Consumer habits have constantly been changing for the better, and we may have the internet to thank for it. With ratings and reviews from peers and other users easily accessible online, being smart about one’s purchases is now more possible than ever.
Consumer is king, so they say. You dictate whether a product sells, or how long a product lasts on the shelves. It therefore goes without saying that it pays off to know your rights as a consumer, to make sure you always get the quality you deserve.
The basic consumer rights
It can’t be helped that some businesses exist with the sole purpose of making profit. To make sure Filipinos get their money’s worth, the Department of Trade and Industry (DTI) and the Consumer Protection Group (CPG) uphold the following Eight Basic Consumer Rights:
• Right to Basic Needs
• Right to Safety
• Right to Information
• Right to Choose
• Right to Representation
• Right to Redress
• Right to Consumer Education
• Right to a Healthy Environment
With these in place, you can make sure that you are protected against unlawful practices and lack of information about certain products or services.
The basic consumer responsibilities that come with them
Protection against fraudulent merchants is a two-way street. While the government puts up certain measures for your security, you also have to do your part. The DTI also reminds the public of the five responsibilities of consumers:
“Consumers have five responsibilities: critical awareness; action; social concern; environmental awareness; and solidarity. But generally speaking, the fundamental duty of every consumer is to know their rights. The five aforementioned responsibilities were defined in order to delve deeper into the role of a consumer in society. When put into practice by the consuming public, they can greatly contribute in achieving the ideal state of consumer protection in the country.”
The ‘no return, no exchange’ policy
In the old days, some stores had a “no return, no exchange” sign hanging outside their shops. Under this policy, buyers had no option of returning items they bought, even defective ones. But not until the Consumer Act of the Philippines was enacted.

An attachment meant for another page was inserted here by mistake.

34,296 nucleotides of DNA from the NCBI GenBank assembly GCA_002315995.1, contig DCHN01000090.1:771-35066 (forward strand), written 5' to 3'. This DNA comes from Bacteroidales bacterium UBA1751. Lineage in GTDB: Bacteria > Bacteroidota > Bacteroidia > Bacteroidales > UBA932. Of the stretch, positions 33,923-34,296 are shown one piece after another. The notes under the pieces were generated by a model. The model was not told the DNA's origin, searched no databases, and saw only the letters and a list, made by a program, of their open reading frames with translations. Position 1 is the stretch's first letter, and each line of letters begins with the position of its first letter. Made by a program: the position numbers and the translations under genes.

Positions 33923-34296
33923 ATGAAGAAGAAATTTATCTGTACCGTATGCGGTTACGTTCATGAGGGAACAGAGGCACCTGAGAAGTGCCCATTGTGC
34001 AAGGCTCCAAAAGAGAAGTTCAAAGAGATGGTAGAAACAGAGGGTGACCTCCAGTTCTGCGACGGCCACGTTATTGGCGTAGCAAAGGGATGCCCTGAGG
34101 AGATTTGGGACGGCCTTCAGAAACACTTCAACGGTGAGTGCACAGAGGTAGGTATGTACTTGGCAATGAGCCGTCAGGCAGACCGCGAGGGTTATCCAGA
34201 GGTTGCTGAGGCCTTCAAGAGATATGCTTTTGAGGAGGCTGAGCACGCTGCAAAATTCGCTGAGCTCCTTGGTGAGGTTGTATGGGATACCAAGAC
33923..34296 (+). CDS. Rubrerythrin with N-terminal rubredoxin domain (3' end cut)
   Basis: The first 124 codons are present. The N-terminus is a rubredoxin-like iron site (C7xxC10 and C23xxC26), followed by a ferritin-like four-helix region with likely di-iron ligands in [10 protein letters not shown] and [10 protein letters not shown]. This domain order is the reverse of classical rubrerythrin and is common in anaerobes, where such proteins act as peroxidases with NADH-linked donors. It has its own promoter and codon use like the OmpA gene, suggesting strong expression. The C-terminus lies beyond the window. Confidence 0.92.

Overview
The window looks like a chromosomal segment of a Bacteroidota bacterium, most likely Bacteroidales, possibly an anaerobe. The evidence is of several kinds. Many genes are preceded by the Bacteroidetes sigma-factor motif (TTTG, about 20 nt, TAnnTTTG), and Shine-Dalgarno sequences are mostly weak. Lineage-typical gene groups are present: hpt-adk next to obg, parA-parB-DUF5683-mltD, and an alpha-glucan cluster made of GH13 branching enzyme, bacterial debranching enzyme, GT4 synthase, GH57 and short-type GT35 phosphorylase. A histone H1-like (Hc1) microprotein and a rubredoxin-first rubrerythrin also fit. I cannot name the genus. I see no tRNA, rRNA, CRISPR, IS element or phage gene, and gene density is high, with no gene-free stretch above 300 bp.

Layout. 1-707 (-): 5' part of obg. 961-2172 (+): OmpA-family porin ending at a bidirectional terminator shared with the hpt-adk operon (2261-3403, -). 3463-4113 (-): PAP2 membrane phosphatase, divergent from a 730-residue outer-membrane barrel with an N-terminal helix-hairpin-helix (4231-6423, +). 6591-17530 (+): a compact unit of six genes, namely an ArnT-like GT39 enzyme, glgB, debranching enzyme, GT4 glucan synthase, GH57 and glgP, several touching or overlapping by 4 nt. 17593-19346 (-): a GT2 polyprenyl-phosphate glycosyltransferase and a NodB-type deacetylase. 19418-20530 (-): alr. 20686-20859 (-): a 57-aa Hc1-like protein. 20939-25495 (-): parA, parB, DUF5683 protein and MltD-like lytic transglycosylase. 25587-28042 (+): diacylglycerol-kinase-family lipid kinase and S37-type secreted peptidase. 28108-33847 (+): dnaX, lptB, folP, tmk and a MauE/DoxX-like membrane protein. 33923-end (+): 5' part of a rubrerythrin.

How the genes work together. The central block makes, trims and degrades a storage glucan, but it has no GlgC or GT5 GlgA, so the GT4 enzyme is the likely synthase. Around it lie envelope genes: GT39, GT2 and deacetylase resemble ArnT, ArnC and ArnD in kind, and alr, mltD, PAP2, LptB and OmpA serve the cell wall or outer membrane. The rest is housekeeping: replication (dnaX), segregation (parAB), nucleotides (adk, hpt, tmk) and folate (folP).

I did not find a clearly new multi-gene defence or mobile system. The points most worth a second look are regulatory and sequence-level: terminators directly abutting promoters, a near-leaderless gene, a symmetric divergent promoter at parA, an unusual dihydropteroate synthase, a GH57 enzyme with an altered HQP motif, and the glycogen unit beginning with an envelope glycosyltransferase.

According to lawyer Eleanor N. Balaquiao, a junior associate at ACCRALAW, warranties “can refer to representations by the seller that his product is fit for the purpose for which the consumer intends to use it. These warranties are important, as they grant consumers certain remedies in case the product they purchased malfunctions or is defective.”
The lemon aid
With flexible financing options and a more affordable car models out on the market, getting a vehicle has never been easier. Despite this, you may still get a brand-new vehicle straight out of your dealership that doesn’t perform as advertised. Fret not, because the Lemon Law has got you covered.
Republic Act No. 10642, or more commonly known as the Philippine Lemon Law, promotes “the full protection of the rights and welfare of consumers in the sale of motor vehicles against business and trade practices which are deceptive, unfair or unfavorable to consumers and their interests.” Under the said law, the customer can either get a refund or a replacement of the vehicle if the car you recently bought doesn’t deliver in terms of safety, performance, and value.
Call for help
If you’ve been dealing with difficult traders who refuse to acknowledge your rights as a customer, you can always call for help. The DTI’s hotline is open to your complaints about unruly vendors or service providers. If you have any concerns, you may reach out to them at the following email address and contact numbers:
Consumer Protection and Advocacy Bureau (CPAB)
2/F Trade and Industry Building
361 Sen. Gil J. Puyat Ave.
Makati City, Philippines 1200
Telephone: (+632) 751.3233
Fax: (+632) 890.4949